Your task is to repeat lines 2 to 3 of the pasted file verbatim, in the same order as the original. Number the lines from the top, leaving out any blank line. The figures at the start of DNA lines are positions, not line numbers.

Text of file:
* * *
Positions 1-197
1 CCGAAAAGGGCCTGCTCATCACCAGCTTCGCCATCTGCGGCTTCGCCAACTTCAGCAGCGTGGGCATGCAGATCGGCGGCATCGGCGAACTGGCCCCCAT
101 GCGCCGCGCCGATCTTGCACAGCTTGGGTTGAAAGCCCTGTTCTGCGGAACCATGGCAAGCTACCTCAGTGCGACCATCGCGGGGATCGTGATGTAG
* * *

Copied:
1 CCGAAAAGGGCCTGCTCATCACCAGCTTCGCCATCTGCGGCTTCGCCAACTTCAGCAGCGTGGGCATGCAGATCGGCGGCATCGGCGAACTGGCCCCCAT
101 GCGCCGCGCCGATCTTGCACAGCTTGGGTTGAAAGCCCTGTTCTGCGGAACCATGGCAAGCTACCTCAGTGCGACCATCGCGGGGATCGTGATGTAG